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Strategic and geopolitic perspectives


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Forecasting is a difficult and perilous exercise. Great perspectives on world trends in the JOE (Joint Operating Environment) 2010 report.




Some interesting extracts...


"Strategic Estimates in the Twentieth Century


1900 - If you are a strategic analyst for the world’s leading power, you are British, looking warily at Britain’s age old enemy, France.


1910 - You are now allied with France, and the enemy is now Germany.


1920 - Britain and its allies have won World War I, but now the British find themselves engaged in a naval race with its former allies, the United States and Japan.


1930 - For the British, naval limitation treaties are in place, the Great Depression has started, and defense planning for the next five years assumes a “ten year” rule – no war in ten years. British planners posited the main threats to the Empire as the Soviet Union and Japan, while Germany and Italy are either friendly or no threat.


1936 - A British planner now posits three great threats: Italy, Japan, and the worst, a resurgent Germany,while little help can be expected from the United States.


1940 - The collapse of France in June leaves Britain alone in a seemingly hopeless war with Germany and Italy, with a Japanese threat looming in the Pacific. The United States has only recently begun to scramble to rearm its military forces.


1950 - The United States is now the world’s greatest power, the atomic age has dawned, and a “police action” begins in June in Korea that will kill over 36,500 Americans, 58,000 South Koreans, nearly 3,000 Allied soldiers, 215,000 North Koreans, 400,000 Chinese, and 2,000,000 Korean civilians before a cease-fire brings an end to the fighting in 1953. The main opponent in the conflict is China, America’s ally in the war against Japan.


1960 - Politicians in the United States are focusing on a missile gap that does not genuinely exist; massive retaliation will soon give way to flexible response, while a small insurgency in South Vietnam hardly draws American attention.


1970 - The United States is beginning to withdraw from Vietnam, its military forces in shambles. The Soviet Union has just crushed incipient rebellion in the Warsaw Pact. Détente between the Soviets and Americans has begun, while the Chinese are waiting in the wings to create an informal alliance with the United States.


1980 - The Soviets have just invaded Afghanistan, while a theocratic revolution in Iran has overthrown the Shah’s regime. “Desert One” – an attempt to free American hostages in Iran – ends in a humiliating failure, another indication of what pundits were calling “the hollow force.” America is the greatest creditor nation the world had ever seen.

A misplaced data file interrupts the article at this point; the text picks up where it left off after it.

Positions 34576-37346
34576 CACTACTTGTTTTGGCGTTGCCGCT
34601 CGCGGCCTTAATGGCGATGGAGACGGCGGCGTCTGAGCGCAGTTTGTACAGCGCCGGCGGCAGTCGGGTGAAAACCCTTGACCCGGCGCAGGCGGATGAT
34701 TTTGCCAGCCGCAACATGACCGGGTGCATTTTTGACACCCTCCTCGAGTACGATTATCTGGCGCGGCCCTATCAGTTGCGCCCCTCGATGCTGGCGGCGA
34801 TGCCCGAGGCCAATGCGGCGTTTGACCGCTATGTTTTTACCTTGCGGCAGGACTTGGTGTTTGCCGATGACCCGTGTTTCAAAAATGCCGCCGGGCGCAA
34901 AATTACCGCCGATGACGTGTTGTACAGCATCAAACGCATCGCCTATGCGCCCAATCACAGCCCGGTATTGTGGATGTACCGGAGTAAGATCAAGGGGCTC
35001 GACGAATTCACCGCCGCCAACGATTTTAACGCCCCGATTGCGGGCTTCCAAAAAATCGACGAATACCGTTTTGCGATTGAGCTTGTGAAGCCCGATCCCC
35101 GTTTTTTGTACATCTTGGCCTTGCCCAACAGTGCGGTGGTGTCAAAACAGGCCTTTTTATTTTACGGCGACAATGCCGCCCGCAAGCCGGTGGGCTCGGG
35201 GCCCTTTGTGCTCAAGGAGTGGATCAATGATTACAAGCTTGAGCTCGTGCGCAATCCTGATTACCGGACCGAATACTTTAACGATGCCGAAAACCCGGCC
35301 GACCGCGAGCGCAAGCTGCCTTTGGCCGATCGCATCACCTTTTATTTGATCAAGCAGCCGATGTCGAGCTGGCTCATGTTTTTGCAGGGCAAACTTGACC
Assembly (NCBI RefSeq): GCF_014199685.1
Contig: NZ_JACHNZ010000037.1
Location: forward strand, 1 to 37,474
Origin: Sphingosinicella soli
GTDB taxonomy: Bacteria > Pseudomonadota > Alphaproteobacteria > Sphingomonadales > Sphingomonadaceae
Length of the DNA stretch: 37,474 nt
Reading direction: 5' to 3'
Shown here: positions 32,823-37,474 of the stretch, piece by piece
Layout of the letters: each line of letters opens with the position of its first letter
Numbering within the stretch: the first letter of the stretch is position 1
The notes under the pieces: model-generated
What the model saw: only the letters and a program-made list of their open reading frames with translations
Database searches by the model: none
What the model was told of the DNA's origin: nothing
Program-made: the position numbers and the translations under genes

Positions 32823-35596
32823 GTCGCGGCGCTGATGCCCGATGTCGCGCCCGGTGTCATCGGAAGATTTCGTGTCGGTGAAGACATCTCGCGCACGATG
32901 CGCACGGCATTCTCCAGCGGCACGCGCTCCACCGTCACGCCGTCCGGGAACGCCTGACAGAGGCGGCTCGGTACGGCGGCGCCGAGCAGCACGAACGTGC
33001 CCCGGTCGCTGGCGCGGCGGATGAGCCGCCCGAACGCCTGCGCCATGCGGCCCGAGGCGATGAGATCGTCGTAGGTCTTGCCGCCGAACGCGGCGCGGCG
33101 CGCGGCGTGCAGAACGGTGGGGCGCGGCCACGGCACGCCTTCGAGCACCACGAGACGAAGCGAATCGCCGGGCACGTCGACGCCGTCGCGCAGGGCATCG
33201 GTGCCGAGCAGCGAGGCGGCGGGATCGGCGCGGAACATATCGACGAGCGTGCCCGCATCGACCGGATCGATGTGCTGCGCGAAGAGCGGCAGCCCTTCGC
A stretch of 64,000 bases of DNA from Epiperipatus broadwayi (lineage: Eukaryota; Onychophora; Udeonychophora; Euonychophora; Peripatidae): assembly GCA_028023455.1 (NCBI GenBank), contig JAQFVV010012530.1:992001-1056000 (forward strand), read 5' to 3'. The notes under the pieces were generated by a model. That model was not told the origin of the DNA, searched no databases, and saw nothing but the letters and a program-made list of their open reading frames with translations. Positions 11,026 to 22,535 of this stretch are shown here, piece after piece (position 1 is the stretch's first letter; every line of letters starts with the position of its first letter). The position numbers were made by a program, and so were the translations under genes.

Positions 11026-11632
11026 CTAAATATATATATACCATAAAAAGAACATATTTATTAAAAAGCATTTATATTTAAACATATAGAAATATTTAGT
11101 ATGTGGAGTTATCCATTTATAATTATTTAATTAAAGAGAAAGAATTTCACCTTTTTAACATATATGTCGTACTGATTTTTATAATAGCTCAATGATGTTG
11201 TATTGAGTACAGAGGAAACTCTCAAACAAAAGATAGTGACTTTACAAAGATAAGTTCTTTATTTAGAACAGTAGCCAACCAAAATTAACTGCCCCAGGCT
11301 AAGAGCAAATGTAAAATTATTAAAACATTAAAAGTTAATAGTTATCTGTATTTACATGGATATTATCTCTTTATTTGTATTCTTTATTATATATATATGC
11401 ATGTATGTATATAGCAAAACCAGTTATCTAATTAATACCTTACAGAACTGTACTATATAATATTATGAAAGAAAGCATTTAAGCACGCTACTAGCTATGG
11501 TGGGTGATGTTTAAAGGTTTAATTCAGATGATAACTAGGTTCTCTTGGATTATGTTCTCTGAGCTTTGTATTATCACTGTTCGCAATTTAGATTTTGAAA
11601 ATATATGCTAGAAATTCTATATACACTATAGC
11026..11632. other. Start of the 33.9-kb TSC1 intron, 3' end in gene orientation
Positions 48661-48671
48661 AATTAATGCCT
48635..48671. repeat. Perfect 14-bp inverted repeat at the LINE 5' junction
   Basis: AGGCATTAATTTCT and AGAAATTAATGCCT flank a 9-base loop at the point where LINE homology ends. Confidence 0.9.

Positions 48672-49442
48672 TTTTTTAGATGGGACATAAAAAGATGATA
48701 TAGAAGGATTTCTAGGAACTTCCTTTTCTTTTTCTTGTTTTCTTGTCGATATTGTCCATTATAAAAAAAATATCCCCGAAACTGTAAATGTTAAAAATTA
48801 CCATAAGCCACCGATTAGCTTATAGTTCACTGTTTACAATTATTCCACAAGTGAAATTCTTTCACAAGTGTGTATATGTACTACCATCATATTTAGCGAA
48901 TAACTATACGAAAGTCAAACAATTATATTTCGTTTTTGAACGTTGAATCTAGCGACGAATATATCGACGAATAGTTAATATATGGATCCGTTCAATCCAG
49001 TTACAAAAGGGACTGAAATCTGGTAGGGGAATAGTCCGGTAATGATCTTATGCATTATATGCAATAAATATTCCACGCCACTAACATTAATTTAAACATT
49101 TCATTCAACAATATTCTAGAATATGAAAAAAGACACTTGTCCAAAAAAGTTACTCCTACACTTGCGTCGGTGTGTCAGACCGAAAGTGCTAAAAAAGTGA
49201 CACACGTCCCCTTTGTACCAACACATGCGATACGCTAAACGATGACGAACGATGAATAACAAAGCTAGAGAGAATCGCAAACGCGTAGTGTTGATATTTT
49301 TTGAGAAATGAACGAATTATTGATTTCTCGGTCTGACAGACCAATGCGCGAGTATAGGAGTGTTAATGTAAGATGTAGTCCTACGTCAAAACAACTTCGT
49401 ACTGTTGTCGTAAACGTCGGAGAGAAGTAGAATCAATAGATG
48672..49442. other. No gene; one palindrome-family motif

1990 - The Soviet Union collapses. The supposedly hollow force shreds the vaunted Iraqi Army in less than 100 hours. The United States has become the world’s greatest debtor nation. Very few outside of the Department of Defense and the academic community use the Internet.


2000 - Warsaw is the capital of a North Atlantic Treaty Organization (NATO) nation. Terrorism is emerging as America’s greatest threat. Biotechnology, robotics, nanotechnology, HD energy, etc. are advancing so fast they are beyond forecasting.


2010 - Take the above and plan accordingly! What will be the disruptions of the next 25 years?"




"The Fragility of History – and the Future...


The patterns and course of the past appear relatively straightforward and obvious to those living in the present, but only because some paths were not taken or the events that might have happened, did not. Nothing makes this clearer than the fates of three individuals in the first thirty plus years of the twentieth century. Adolf Hitler enlisted in the 16th Bavarian Reserve Regiment (the “List” Regiment) in early August 1914; two months later he and 35,000 ill-trained recruits were thrown against the veteran soldiers of the British Expeditionary Force. In one day of fighting the List Regiment lost one third of its men. When the Battle of Langemark was over, the Germans had suffered approximately 80% casualties. Hitler was unscratched. Seventeen years later, when Winston Churchill was visiting New York, he stepped off the curb without looking in the right direction and was seriously injured. Two years later in February 1933,

Franklin Roosevelt was the target of an assassination attempt, but the bullet aimed for him hit and killed the mayor of Chicago. Can any one doubt that, had any one of these three individuals been killed, the history of the twentieth century would have followed a fundamentally different course?"


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